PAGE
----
Showing posts with label Ecojet. Show all posts
Showing posts with label Ecojet. Show all posts

02 December, 2023

ZeroAvia Engines to Power Ecojet

Ecotricity founder Dale Vince’s newly launched airline to use hydrogen-electric propulsion technology pioneered in the Cotswolds.



This week ZeroAvia confirmed it has signed an agreement with newly launched airline Ecojet for up to 70 hydrogen-electric, zero-emission engines.  

Ecojet – which aims to become the flag carrier for green Britain – will begin operations in 2024 with conventionally powered aircraft operating routes to and from Edinburgh, before converting its fleet to become what it aims to be the world’s first electric airline. The airline will achieve its goal by retrofitting its aircraft with ZeroAvia’s ZA600 engines once certified. Ecojet will be working with MONTE, ZeroAvia’s preferred ZA600 lessor partner, in bringing this groundbreaking technology to market. ZeroAvia is targeting type certification of the ZA600 engine in 2025.  

The newly launched airline has also placed a larger order for the more powerful ZA2000 engine, designed for up to 80 seat regional turboprops and with an entry-in-service target of 2027. This will open up the potential to fly aircraft such as the ATR72 and Dash 8 400, already popular on regional routes across the world.  

ZeroAvia, Ecojet and MONTE will work together with airports and other industry partners, to identify and finance the first pathways to hydrogen-electric commercial operations. ZeroAvia analysis shows that, if powered by UK wind-generated green hydrogen, domestic flights would have lower lifecycle carbon emissions per passenger than any other common mode of transport today, including fully occupied cars, domestic rail and coach travel.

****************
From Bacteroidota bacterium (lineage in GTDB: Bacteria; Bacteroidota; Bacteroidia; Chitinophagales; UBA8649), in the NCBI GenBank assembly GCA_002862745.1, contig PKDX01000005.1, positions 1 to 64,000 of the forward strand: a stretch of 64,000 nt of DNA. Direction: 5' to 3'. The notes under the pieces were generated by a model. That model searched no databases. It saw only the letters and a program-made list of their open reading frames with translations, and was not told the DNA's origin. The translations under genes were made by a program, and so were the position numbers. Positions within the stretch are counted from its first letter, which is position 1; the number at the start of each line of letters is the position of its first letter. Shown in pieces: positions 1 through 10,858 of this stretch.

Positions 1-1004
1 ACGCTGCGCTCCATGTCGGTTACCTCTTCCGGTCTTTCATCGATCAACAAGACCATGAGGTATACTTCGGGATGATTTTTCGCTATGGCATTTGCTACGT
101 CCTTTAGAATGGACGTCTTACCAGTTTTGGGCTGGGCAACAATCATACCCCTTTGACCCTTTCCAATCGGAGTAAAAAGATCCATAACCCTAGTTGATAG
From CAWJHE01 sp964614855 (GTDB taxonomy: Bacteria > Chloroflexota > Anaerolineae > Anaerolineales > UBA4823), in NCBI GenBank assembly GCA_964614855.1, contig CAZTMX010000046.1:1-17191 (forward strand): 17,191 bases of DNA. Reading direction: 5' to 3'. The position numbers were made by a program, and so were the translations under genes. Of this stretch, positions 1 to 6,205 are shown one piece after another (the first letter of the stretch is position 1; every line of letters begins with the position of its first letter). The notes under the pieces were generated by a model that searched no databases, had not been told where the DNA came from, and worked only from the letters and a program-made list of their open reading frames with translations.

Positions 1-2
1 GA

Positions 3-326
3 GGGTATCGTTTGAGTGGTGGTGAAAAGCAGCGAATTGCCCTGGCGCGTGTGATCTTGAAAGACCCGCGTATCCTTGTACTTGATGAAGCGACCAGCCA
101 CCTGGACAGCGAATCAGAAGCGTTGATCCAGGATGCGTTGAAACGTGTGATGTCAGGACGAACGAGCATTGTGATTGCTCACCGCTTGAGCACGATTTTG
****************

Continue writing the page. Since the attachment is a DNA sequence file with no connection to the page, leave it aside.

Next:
Val Miftakhov, Founder and CEO, ZeroAvia said:  “Clean aviation will mean increased regional air travel and new routes, Ecojet can capitalize based on their clear focus on low-emission travel. The UK Government’s Jet Zero Strategy has set a great example for the world to follow, but the UK can go much further by being early to act and introducing some of the first zero-emission routes in the world.”

Dale Vince, Founder, EcoJet, said:  “We don’t have to give up flying to live a green lifestyle or to get to net zero as a country – and this is big news.  The technology is here now and the planes are coming very soon – carbon free, guilt free flying is just around the corner.  And although aviation is responsible for only a small part of all global emissions, it occupies a far bigger space than that in our psyche.  The hearts and minds value of this new opportunity outweighs the carbon issue significantly. It shows that everything we need to do, can be done, with a low to zero carbon footprint. And that is big news and a big encouragement to us all.”



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In June, ZeroAvia announced that it had signed a definitive purchase agreement with lessor MONTE for 100 engines. MONTE will provide financing for Ecojet’s powertrain purchase, installation and operation, meaning that Ecojet will become the lessors first confirmed customer, and recipient of their currently reserved production slots with ZeroAvia.

Rishi Majithia, Head of Investment, MONTE said:  “Since signing our definitive purchase agreement with ZeroAvia, we have been working closely with ZeroAvia and our global network of aircraft operators to reach tri-party agreements on the use of the ZA600 powertrain. Ecojet’s commitment to using the ZA600 whilst being financed by MONTE is one of the first of these partnerships and we are excited to be working with an operator that is aligned with our goals of decarbonizing regional aviation.”

ZeroAvia recently completed a program of 10 test flights of a prototype of its ZA600 for the Dornier 228 aircraft at its UK base in Kemble, Gloucestershire. In May, the company unveiled its testbed aircraft for testing the ZA2000 engine, a Dash 8 400 76-seat plane provided by Alaska Airlines, as well as announcing rapid progress in developing the core technologies for flying these larger aircraft. 

Hydrogen-electric engines use hydrogen in fuel cells to generate electricity, which is then used to power electric motors to turn the aircraft’s propellers. The only emission is water.

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